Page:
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Bettman: “there are people who believe that the game has never been better”

Jun 27, 2012, 1:19 PM EDT

Gary Bettman AP

As the Sept. 15 expiration of the NHL’s collective bargaining agreement with the NHLPA creeps closer, “there are people who believe that the game has never been better,” said league commissioner Gary Bettman in a wide-ranging interview with Sports Business Journal.

Presumably Bettman doesn’t disagree with those people, as he references “the competitive balance” and “the excitement and the entertainment the game has provided.”

The business of hockey has never been better either. Revenues have grown 50 percent since 2006-07, from $2.2 billion to $3.3 billion.

Suffice to say it was a far different story prior to the lockout that wiped out the 2004-05 season. Numerous teams were in dire financial straits back then, and the on-ice product, bogged down by clutching and grabbing, left much to be desired.

The result was a salary cap, aka “cost certainty.”

“(We) knew during the year off that (the fans) understood our problems and wanted us to fix them,” Bettman said. “So I wasn’t surprised that with a healthier foundation, we could grow the game in ways the game had never seen.”

All of which begs the question – if everything is going so well, why are so many people predicting another work stoppage?

At this point, all we can do is speculate. But perhaps the answer lies with the players’ association, led by new chief Donald Fehr.

Perhaps this time it will be the union that goes on the offensive, looking to claw back some of what it surrendered in the last negotiation.

Perhaps all the good news coming out of the NHL offices is a way to sell the status quo, despite speculation the owners will attempt to cut the players’ share of revenue from 57 percent to 50 percent, or even lower.

With CBA talks reportedly set to begin Friday, we should start to learn more about the positions each side will be taking.

  1. Jay - Jun 27, 2012 at 2:28 PM

    I will take the unpopular stance and say that I like Bettman. He saw Jimi Hendrix, The Doors, etc. He’s got great taste in music. He’s doing the best he can I am sure. Everyone makes mistakes. You just keep learning and roll with the punches.

    • noisetheorem - Jun 27, 2012 at 3:15 PM

      Pardon me, but what does seeing Hendrix have to do with running a professional sport? My dad met Hendrix once…so I guess he is qualified to run the NFL?

      • Jay - Jul 6, 2012 at 4:13 PM

        Well, last I heard, the NHL is making more money than ever. It couldn’t be that bad. My feeling is that if he has respect for great artists and music, I would have more respect for him than I would for someone who doesn’t care about music at all, or who listens to what passes for music nowadays. I am not well versed on the business operations as you possibly are. I think he’s ok. I could probably have a great conversation with him. That’s all I can base it on. But other people would base their opinions on what they themselves stand to gain financially.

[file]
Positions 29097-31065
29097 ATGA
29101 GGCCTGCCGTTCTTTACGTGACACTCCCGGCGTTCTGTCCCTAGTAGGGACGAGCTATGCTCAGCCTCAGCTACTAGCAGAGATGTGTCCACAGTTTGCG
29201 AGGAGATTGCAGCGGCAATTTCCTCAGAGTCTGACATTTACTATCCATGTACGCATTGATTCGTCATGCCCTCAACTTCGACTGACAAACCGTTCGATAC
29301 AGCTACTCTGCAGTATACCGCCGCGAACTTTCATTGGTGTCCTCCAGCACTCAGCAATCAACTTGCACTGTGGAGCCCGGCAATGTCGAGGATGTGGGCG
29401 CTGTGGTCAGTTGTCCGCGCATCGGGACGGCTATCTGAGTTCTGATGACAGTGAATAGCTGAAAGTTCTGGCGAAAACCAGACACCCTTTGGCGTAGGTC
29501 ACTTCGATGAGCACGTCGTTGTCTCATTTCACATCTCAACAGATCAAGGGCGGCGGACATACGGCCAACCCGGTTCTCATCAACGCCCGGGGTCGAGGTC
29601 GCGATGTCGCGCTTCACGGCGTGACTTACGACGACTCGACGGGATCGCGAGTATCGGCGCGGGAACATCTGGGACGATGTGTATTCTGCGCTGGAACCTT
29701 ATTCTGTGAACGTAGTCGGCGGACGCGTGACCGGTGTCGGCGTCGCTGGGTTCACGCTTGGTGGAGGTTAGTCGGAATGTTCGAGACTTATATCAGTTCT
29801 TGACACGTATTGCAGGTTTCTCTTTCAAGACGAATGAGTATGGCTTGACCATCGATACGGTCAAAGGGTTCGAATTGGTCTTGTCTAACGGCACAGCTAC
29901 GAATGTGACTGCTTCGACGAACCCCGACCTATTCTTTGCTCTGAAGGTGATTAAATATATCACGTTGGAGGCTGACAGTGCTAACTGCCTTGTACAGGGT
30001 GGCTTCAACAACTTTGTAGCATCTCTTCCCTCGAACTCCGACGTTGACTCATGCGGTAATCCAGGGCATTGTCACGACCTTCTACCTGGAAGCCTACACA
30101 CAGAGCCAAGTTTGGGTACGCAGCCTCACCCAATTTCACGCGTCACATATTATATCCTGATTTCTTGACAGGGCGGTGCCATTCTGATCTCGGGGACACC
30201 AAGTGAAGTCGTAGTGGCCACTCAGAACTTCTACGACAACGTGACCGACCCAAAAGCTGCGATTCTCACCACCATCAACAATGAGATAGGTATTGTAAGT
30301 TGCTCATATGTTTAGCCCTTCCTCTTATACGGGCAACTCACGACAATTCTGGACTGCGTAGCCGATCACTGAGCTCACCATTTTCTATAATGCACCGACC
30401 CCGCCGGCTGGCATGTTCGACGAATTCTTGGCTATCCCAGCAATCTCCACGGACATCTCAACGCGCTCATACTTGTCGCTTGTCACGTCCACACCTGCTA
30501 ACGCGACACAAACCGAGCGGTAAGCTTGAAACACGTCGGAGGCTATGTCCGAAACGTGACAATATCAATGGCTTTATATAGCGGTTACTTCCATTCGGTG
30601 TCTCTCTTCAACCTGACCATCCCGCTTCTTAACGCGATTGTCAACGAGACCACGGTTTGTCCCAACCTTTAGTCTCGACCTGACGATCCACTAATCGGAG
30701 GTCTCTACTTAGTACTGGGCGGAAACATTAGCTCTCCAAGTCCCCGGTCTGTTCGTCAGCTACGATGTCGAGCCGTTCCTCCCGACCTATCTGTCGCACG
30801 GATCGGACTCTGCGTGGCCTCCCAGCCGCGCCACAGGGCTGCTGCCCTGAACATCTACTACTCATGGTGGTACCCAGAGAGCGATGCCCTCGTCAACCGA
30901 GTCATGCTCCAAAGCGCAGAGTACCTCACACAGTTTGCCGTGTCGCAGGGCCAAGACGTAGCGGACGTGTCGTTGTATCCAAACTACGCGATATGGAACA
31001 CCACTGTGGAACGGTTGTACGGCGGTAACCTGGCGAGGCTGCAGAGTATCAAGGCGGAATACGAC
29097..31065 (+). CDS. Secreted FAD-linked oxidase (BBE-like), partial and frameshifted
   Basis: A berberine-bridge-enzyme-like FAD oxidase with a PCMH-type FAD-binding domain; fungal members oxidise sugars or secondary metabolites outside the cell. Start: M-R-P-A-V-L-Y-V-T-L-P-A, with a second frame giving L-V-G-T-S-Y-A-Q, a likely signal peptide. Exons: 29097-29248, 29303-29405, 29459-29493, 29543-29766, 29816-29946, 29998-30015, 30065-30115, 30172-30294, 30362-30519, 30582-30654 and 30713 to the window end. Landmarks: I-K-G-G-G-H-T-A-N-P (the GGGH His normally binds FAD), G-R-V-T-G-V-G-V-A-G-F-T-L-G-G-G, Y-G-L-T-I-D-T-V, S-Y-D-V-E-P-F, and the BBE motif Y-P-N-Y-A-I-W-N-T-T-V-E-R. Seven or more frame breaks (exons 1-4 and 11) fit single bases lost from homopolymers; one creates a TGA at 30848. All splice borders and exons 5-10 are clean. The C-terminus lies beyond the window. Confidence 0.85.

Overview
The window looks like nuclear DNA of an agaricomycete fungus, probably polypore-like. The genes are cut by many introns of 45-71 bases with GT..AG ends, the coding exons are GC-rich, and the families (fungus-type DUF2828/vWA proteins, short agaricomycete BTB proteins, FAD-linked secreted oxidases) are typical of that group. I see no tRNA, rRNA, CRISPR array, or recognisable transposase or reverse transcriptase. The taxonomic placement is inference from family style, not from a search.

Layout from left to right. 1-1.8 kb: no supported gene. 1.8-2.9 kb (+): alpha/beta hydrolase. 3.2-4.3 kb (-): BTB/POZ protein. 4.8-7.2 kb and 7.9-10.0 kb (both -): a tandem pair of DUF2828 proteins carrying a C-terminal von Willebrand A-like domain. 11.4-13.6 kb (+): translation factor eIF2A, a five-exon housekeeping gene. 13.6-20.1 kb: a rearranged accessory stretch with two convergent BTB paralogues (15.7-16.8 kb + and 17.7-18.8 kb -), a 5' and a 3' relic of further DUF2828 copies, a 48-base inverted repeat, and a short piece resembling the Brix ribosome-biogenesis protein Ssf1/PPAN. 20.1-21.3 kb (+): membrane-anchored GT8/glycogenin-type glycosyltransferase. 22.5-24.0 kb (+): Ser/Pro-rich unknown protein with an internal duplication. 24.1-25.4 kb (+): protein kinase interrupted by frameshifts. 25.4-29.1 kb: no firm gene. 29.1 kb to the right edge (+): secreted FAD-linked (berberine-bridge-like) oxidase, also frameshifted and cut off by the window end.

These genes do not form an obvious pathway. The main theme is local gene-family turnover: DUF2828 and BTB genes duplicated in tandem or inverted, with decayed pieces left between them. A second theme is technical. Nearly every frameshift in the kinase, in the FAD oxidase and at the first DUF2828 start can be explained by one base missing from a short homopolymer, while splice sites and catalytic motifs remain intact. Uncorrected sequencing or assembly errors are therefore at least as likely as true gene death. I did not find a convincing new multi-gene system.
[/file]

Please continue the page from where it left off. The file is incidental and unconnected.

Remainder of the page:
• imleftcoast - Jun 27, 2012 at 4:39 PM

      Hitler was a huge Wagner fan. Wagner wrote some beautiful music. Ergo, Hitler had some good points? Ah, no.

  2. lostpuppysyndrome - Jun 27, 2012 at 4:03 PM

    There’s a difference between predicting a work stoppage and fearing a work stoppage. So far, the only people I’ve seen fanning the flames of a predicted work stoppage is you media folks. Is there a legitimate chance? Well, it’s happened once already, so sure but nothing has happened yet. Both sides seem confident and amiable (so far), and there don’t appear to be any major issues of contention (again, so far). The owners and the NHLPA hopefully learned their lesson from the last time and they should all be taken out back and shot if they repeat the same mistakes as last time.

  3. danphipps01 - Jun 27, 2012 at 4:39 PM

    There are also no small few who feel it hasn’t been worse in a while, Gary. Some of us liked it better when soaring headshots weren’t a weekly occurrence and more than five players in the entire NHL crossed the forty-goal mark.

    • danphipps01 - Jun 27, 2012 at 4:40 PM

      Four, as it turns out. Apparently even that was too optimistic. =/

    • dmfc1112 - Jun 27, 2012 at 9:35 PM

      I, for one, miss the days like 92-93 when the NHL had about 20 players over 100 points and maybe 10 players with 50 goals. gee what rule was NOT in place then?? the instigator maybe?? Skill guys had more room to work cause the role of enforcer meant something. So 20 years later I ask this: Are a few pre-meditated fights really a bigger detriment to the game than constant cheap shots??

      • superross - Jun 27, 2012 at 10:10 PM

        Great point!

      • lostpuppysyndrome - Jun 27, 2012 at 11:16 PM

        Gotta keep in mind the NHL also had 6 fewer teams and no salary cap, so the talent pool wasn’t as thin and teams like the Rangers, Habs, Kings, Wings and Avs spent a lot to win their Cups. Legitimate top lines with 3 dangerous forwards rushing up the ice existed, instead of maaaaybe 2 superstars and a dangler up front on most teams that many teams currently employ. However, you’re right about the enforcer rules. The game has just gotten so much bigger and faster, and the players just keep getting better and better. It’s becoming increasingly difficult to compare today’s NHL to even 20 years ago.

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